The price of oil was poised for a third week of decrease after a report showed unemployment in the US in June rose to the highest in almost 26 years, Bloomberg reported.

Crude oil for August 2009 delivery fell as much as $0.63, or 0.9%, to $66.10 a barrel on the New York Mercantile Exchange, and was traded at $66.35 at 10.28am in Singapore. On 2 July 2009 oil prices dropped $2.58 to $66.73. Futures were down 4.1% this week.

On 2 July oil dropped more than $2 a barrel after the US Labor Department said that the employers cut 467,000 jobs in June 2009, a signal that US fuel demand will be slow to rebound.

Crude also dropped as equities fell and the dollar increased against the euro, limiting futures purchases as an alternative investment.

June 2009 employment fell more than forecast following a 322,000 drop in May. Payrolls were estimated to decrease 365,000 after a 345,000 fall initially reported for May, based on the median of 79 economists surveyed by Bloomberg News.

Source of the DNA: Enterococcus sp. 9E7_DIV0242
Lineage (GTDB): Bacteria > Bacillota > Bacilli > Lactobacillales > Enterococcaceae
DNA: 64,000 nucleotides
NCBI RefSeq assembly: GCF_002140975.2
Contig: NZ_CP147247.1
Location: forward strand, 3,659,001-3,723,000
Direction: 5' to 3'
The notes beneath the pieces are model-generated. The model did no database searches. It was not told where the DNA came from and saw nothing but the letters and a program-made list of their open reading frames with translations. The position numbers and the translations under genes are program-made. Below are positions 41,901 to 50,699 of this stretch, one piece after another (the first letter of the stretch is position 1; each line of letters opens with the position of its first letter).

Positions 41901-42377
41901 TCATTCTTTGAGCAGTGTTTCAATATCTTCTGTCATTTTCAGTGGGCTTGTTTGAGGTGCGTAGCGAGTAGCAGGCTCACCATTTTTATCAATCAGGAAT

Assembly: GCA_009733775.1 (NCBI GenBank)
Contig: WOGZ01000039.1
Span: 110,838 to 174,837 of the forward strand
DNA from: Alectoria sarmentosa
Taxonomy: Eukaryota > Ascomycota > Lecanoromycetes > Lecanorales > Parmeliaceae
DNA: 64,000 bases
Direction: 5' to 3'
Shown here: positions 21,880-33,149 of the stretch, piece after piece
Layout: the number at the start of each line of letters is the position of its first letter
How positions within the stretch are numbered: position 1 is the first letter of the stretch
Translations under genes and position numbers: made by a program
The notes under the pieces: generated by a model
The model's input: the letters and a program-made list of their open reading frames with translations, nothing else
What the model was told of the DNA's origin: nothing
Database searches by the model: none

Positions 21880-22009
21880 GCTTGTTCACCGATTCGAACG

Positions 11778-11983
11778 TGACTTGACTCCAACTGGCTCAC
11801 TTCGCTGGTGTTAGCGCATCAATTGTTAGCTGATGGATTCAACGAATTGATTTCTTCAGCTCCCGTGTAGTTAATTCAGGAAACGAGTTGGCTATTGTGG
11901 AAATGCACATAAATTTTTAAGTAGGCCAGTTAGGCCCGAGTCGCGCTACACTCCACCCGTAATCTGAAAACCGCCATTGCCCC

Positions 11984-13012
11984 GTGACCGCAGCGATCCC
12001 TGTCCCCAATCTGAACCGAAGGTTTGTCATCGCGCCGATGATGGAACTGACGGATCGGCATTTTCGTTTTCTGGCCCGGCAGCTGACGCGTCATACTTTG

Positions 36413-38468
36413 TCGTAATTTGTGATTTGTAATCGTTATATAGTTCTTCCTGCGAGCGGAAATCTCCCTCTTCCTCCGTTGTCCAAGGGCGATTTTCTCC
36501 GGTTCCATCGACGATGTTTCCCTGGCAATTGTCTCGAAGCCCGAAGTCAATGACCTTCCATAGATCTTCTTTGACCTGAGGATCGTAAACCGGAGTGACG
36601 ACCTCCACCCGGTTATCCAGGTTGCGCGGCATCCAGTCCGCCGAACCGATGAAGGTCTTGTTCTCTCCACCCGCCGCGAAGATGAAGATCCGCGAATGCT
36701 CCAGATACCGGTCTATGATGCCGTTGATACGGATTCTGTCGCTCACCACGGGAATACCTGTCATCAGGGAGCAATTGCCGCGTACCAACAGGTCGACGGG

The jobless rate increased to 9.5% from 9.4%. US fuel supplies rose last week by more than analysts forecast.

The Standard & Poor’s 500 Index tumbled 2.9% to 896.42, extending its drop since 12 June to 5.3% and erasing its 2009 gain. The Dow Jones Industrial Average dropped the most since 20 April.

Declining crude oil and gasoline prices helped send the Reuters/Jefferies CRB Index of 19 raw materials lower. The index fell 1.8% to 246.60.

A rising dollar makes raw materials such as oil and gold less attractive to investors. The dollar climbed to $1.3952 a euro as of 8.25am in Tokyo from $1.4003 in New York yesterday, after earlier rising to $1.3929, the highest level since 25 June.

Brent crude oil for August 2009 settlement dropped as much as $0.79, or 1.2%, to $65.86 a barrel on London’s ICE Futures Europe exchange. It was traded at $66.15 a barrel at 10.26am Singapore time. Yesterday the contract plunged 3.1% to settle at $66.65 a barrel.